When Prime Minister Manmohan Singh expressed his disappointment with industry last week, his words were a little disheartening. In my 20 years of tracking business, 2011 is the first year that I saw business leaders come out and express their frustration with the government - in public. From Deepak Parekh and his letters to politicians, to business heads and lobby groups, all have been squeezed into a tight corner from where there is no option but to come out and comment critically on the way the government has been mismanaging the economy.
"I must confess that it is a little disappointing to sometimes hear negative comments emanating from our business leadership or be told that government's policies are causing slowdown and pessimism in the industrial sector," he told India's top business leaders in a December 22 meeting. "…in a democratic polity like ours and in the era of coalition politics, it often becomes necessary for the government to build a broad consensus on major public policy issues."
If coalition politics is to blame, it falls directly on coalition mismanagement by the United Progressive Alliance (UPA) in misreading its partners, notably Mamata Banerjee, who has threatened to walk out on various reforms the government initiated. As a result, the principal opposition party, the BJP that has been stalling every move of the government in Parliament and making the UPA look like a group of blundering, arrogant and incompetent leaders, has drawn more blood than any other party, ever.
The BJP is not allowing any opportunity to humiliate the government go waste. On its part, the government is lavishing these opportunities on it. BJP opposed the terribly-timed foreign direct investment (FDI) in retail, ostensibly to protect kirana shops. It is opposing the goods and services tax that will end much of the black economy in the system. It is opposing the government's bill on Lokpal. It has even opposed the Pension Fund Regulatory and Development Authority Bill, a legislation that BJP first conceived in 2003.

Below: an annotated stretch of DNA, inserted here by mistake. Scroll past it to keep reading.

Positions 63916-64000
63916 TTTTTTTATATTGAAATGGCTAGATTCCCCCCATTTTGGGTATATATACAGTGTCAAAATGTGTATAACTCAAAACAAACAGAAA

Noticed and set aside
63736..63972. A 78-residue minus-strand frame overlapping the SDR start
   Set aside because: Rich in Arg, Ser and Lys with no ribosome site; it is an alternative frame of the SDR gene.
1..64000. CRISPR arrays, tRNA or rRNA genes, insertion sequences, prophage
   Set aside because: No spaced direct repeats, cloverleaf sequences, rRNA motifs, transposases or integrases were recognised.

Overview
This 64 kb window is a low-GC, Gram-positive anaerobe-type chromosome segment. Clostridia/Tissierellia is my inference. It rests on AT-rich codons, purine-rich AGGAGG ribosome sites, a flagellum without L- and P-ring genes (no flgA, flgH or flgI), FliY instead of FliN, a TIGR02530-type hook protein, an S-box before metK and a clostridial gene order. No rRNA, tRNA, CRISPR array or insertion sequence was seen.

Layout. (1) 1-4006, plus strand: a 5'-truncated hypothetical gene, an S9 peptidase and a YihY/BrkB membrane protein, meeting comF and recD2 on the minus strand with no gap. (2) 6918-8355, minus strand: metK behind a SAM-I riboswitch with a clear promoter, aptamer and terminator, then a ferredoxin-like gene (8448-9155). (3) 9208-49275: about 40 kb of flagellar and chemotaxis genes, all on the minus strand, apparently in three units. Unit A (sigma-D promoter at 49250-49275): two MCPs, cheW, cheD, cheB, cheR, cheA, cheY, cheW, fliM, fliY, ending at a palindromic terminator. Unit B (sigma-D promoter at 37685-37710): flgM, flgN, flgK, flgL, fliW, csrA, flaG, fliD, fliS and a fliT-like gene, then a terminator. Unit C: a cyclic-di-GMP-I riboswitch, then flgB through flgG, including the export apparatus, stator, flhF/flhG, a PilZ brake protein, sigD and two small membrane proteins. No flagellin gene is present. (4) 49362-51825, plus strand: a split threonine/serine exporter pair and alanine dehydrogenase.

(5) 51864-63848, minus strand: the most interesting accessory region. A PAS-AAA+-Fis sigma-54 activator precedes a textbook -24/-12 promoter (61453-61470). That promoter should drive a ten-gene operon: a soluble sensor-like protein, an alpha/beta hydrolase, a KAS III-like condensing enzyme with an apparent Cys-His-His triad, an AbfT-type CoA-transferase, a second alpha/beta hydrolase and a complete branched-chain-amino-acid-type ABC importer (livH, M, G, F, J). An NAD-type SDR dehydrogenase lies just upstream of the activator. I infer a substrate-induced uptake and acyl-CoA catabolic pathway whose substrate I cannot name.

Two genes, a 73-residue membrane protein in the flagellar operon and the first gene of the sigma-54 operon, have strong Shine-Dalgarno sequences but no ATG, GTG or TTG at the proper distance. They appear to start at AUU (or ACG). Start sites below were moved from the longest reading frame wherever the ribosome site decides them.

The energy sector, Singh said, needs urgent resolution and attention. The question is: what is he doing about it? The way his government has reneged on a contractual agreement in the Cairn-Vedanta deal is shameful.
The way it has cornered the company such that it has virtually signed on a we-give-up-our-legal-rights to fight injustice is not something democracies do. With investments running into billions of dollars, investors would be hesitant to invest in the next round of exploration.
"Corruption and better governance also require firm handling," Singh said. "I wish to assure you that our government is serious about tackling these issues." There was a time when we took such words seriously. No longer. A businessman told me companies have been receiving similar notices from the income tax department, asking for the same amount - and summoning entrepreneurs to come in person to meet the official. Since every rupee is accounted for electronically, there is no scope for leakage. But from every person who visits that office, Rs 5,000 is the price to exit.
This when the Lokpal bill is being debated in Parliament. If industry leaders say they are frustrated, I think it is a good sign - they still have a stake in a rotting system of which they are an active part. Perhaps the greed of corrupt officials has increased beyond the confines of civilised society. If the government doesn't listen to them even now, they will stop complaining because once they move out of India, there will be nothing left to complain about.